The combined funded status of the 100 largest U.S. corporate defined benefit pension plans studied by Milliman increased $30.4 billion to 74.2%, in January, from 72.4% the previous month.
The pension plans' combined deficit was $434 billion, a 6.5% improvement from the end of December, which at $464.4 billion was the largest deficit in the 12-year history of the Milliman 100 Pension Funding Index.
Strong investment performance, coupled with a flat discount rate, allowed the asset value of the pension plans to increase to $1.25 trillion last month from $1.22 trillion at the end of December. The projected benefit obligation remained at $1.685 trillion as the discount rate increased to 4.26% from 4.25%.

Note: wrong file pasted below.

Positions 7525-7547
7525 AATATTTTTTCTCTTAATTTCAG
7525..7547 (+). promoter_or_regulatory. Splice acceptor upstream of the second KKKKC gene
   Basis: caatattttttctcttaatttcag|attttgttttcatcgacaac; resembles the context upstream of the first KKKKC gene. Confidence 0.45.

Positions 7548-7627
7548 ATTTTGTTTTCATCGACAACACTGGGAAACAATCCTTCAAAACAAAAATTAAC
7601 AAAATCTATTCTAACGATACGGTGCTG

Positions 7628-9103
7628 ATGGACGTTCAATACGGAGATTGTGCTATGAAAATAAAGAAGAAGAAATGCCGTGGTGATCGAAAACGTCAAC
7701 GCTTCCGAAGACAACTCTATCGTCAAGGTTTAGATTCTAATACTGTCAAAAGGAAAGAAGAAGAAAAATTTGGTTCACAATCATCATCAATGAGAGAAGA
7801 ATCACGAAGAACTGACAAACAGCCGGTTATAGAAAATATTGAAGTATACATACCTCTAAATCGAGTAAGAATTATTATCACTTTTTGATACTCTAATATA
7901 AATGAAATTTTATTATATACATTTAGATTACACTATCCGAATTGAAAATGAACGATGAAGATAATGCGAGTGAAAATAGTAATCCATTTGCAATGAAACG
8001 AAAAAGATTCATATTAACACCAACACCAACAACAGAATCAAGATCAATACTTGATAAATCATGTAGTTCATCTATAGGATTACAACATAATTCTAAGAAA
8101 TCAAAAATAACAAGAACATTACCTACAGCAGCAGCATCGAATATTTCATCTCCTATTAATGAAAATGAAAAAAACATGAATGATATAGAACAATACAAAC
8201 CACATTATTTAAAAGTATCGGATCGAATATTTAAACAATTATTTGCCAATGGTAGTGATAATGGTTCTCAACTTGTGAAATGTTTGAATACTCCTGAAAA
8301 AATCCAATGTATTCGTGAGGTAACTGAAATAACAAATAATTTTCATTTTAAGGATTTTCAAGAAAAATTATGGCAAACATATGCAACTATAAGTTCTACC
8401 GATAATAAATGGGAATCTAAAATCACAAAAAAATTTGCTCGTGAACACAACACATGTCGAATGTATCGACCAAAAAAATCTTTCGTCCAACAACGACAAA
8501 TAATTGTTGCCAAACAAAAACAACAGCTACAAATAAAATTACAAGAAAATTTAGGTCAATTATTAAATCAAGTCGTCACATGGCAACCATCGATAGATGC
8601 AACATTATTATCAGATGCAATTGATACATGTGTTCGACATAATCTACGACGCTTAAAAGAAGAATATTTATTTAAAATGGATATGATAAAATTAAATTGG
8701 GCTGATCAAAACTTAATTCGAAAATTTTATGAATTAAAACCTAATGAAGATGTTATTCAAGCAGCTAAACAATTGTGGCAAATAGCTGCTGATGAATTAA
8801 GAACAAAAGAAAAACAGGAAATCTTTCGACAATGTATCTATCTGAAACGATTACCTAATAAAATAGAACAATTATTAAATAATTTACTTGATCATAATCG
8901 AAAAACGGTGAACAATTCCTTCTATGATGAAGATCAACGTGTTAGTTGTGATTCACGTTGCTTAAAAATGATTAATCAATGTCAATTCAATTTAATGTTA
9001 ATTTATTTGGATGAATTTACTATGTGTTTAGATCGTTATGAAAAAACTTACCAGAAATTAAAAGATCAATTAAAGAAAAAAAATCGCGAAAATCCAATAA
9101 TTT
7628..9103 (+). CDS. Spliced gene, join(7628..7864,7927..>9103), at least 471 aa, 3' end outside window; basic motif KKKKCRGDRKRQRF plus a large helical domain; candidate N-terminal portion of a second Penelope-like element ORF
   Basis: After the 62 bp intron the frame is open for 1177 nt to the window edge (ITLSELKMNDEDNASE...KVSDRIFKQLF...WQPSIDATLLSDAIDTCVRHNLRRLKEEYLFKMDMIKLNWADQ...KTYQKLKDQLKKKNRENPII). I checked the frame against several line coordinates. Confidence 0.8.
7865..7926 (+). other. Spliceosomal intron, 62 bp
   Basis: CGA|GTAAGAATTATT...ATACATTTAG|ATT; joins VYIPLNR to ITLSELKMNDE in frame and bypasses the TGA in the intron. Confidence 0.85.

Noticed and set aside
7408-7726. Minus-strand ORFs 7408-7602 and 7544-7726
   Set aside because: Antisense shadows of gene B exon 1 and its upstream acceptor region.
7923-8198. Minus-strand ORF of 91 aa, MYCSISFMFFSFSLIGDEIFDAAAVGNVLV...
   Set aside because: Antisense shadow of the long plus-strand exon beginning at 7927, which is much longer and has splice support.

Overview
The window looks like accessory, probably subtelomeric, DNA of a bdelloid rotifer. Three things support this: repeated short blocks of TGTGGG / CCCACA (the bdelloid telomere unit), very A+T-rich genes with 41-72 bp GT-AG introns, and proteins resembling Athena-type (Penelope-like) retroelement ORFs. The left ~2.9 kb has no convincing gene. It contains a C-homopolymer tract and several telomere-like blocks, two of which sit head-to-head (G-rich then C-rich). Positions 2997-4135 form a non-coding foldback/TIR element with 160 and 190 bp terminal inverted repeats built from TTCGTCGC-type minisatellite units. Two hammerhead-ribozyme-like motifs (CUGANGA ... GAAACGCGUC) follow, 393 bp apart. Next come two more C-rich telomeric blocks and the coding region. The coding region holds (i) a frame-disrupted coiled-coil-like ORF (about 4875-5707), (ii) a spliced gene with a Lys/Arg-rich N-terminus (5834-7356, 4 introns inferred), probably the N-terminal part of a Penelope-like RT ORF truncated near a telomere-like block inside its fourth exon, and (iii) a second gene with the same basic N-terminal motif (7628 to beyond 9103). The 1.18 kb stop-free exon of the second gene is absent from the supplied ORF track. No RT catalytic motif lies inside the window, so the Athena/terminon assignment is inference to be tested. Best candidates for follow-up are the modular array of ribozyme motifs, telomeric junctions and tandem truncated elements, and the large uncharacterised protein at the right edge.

“Interest rates actually cooperated (in January) — or at least they didn't go down,” John Ehrhardt, Milliman principal, consulting actuary and co-author of the study, said in a news release. “The lack of interest rate movement allowed these pensions to take advantage of a 2.49% investment gain for the month and recoup some of the funding loss that characterized 2011. With the (Federal Reserve) committing to low rates through the end of 2014, we're going to need more months like this if we are going to fill the pension funding gap.”
If the top 100 corporate pension plans achieve an 8% median asset return over the next two years and the discount rate of 4.26% is maintained through 2013, the pension funding gap would be 79% by the end of 2012 and 84.4% by the end of 2013, according to Milliman.
Mr. Ehrhardt was not available for additional comment by press time.